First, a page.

Every recipe is free from wheat, gluten, corn, yeast, dairy, egg, peanuts, tree nuts, sesame seeds, tomato and seafood, tastes great and is easy to prepare.

Category: Newly Diagnosed

Just a little bit won’t hurt….famous last words

With Christmas just around the corner (8 sleeps for those of us counting), this is an apt time for those of us with food intolerance to remember the pain our last “just a little bit won’t hurt” episode inflicted, and vow not to do it to ourselves this Christmas.   For allergy sufferers, extra vigilance at this time of the year is critical, with meals at other people’s houses and lollies and chocolates common place gifts, you can never be too careful.  My Christmas wish for you all is for a happy, healthy and joyous time with your families, full of great allergy-friendly food.

Merry Christmas from my family to yours!

Loni xx









When you suffer from allergies, just a little bit is not an option, as just a little bit is life threatening.  However, when you sufferer from intolerances, just a little bit causes some uncomfortableness that passes.  Those of you with intolerances will be able to identify the times when you are lulled into thinking a little bit won’t hurt…..for me it was my husband’s 40th birthday.  Whilst the menu was expertly caters to accommodate all the diets of the guest including myself, it was the OMG Cake that everyone kept raving about the got me.  There was an intolerance suitable cake, but the layers of sponge, crème patisserie and filo pastry in this OMG Cake had everyone talking and I couldn’t resist just a little taste (and then a few more little tastes!).  This cake was exceptionally and definitely delicious. 

As I sat wanting to scratch the skin of my shins and the backs of my knees, whilst my tummy grumbled and performed Olympic grade somersaults, I was very much reminded of why I cannot eat just a little bit.  The after effects outweigh the enjoyment at the time (although as I mentioned this cake was exceptional so the gap was shortened!).  The memory of this cake will last for a set period and when it wears off and I have conveniently forgotten the impact, I will no doubt be sucked in again.  For me the memory of the bad after effects last a little longer each time I indulge in things I shouldn’t…will I ever learn?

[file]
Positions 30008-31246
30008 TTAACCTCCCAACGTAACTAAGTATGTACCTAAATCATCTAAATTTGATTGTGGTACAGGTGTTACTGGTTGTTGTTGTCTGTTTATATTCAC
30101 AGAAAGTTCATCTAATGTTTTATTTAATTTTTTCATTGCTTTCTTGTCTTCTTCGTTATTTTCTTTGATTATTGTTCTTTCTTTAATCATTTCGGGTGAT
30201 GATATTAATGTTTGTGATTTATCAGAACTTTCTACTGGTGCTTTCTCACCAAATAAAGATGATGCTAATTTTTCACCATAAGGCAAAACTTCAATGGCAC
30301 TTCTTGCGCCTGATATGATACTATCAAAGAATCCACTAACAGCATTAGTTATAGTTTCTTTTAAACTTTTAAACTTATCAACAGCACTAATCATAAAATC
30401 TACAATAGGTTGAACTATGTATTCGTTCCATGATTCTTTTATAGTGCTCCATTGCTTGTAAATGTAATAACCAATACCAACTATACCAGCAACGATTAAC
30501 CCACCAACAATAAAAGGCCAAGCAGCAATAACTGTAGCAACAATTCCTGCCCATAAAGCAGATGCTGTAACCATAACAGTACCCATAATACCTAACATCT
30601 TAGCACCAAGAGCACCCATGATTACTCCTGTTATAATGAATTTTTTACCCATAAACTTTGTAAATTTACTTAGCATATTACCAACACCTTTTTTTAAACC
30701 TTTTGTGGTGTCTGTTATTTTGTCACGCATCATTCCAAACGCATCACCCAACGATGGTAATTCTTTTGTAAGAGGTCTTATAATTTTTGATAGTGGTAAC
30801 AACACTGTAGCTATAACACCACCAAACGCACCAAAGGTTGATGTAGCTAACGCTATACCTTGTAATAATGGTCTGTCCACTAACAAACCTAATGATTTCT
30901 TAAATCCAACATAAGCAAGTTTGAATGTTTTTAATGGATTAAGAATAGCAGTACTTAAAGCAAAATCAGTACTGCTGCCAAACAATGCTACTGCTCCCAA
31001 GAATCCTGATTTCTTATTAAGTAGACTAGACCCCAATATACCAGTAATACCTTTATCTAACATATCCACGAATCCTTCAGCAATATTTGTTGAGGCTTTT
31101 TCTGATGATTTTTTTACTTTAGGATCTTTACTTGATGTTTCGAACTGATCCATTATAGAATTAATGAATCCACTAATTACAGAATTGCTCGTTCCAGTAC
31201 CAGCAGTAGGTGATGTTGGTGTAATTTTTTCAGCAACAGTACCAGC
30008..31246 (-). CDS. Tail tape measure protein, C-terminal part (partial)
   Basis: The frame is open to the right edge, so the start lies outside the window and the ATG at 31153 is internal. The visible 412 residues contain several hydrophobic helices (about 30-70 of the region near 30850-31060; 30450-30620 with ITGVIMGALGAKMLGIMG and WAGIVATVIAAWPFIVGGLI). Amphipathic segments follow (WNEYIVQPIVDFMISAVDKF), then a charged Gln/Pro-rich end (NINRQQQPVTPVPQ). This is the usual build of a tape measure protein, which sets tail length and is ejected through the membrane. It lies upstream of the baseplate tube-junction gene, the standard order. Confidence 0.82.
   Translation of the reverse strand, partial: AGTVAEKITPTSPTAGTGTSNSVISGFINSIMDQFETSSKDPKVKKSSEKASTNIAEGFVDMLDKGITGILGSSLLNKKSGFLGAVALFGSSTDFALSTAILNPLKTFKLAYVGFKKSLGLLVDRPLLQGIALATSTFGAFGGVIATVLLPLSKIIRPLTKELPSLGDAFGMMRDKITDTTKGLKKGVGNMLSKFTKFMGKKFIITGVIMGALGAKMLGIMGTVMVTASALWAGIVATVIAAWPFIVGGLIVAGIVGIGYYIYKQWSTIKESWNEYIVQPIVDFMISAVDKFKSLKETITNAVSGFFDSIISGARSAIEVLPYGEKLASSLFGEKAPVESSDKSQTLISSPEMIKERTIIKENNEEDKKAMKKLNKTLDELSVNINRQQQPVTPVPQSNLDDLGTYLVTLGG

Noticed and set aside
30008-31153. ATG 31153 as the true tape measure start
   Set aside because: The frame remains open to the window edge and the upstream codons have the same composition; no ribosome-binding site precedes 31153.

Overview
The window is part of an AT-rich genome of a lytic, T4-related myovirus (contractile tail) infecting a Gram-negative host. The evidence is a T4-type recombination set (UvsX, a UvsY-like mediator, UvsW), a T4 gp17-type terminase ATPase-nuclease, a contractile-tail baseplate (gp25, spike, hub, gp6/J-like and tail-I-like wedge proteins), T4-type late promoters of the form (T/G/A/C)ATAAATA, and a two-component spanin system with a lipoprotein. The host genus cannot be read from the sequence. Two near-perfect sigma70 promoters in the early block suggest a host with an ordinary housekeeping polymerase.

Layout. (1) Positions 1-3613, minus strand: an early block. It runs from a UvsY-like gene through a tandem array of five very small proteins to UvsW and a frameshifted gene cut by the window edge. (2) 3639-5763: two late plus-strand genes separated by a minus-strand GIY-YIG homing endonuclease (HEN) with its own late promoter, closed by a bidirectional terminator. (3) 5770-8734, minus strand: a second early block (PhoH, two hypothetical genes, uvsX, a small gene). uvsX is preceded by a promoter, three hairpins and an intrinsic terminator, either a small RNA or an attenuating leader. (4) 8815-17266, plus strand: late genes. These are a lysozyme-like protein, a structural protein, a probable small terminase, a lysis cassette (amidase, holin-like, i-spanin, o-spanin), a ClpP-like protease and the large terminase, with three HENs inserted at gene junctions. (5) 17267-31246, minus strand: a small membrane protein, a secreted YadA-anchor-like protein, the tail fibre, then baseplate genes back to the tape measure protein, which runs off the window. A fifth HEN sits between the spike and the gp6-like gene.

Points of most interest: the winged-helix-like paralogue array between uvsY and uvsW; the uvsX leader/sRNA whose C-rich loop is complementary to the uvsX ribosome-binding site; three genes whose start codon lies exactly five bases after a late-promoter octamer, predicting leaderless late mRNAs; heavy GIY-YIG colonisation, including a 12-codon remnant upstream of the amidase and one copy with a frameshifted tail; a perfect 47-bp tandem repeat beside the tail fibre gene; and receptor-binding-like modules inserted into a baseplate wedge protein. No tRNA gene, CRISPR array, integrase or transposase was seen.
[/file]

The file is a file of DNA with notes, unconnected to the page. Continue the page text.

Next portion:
Why do we do it to ourselves?  A short period of enjoyment for longer lasting uncomfortable side effects….I guess it is the part of us that wants to be normal and like everyone else, that wants to eat those foods that look and taste amazing, the part of us that wishes just a little bit won’t hurt.


Don’t forget to check out my recently released e-book titled “Loni’s Allergy Free Christmas Menu”. 

Full of delicious recipes for a complete Christmas Dinner with all the trimmings, as well as recipes to transform leftovers into delicious meals, this e-book will take the stress out of Christmas cooking for those with allergies and intolerances.  
All recipes are free from wheat, gluten, corn, yeast, dairy, egg, peanuts, tree nuts, sesame seeds, tomato and seafood.  Also included is a full shopping list and time planner, so that as much of your time as possible is spent enjoy the joy of Christmas with your family.  

Order your e-book now at: www.lonisallergyfree.com.au/shopnow


Starting creche, kinder, school…..

All parents feel nervous about leaving their children at crèche, kinder, school for the first time.  Will they be ok, will they be upset, who will they play with?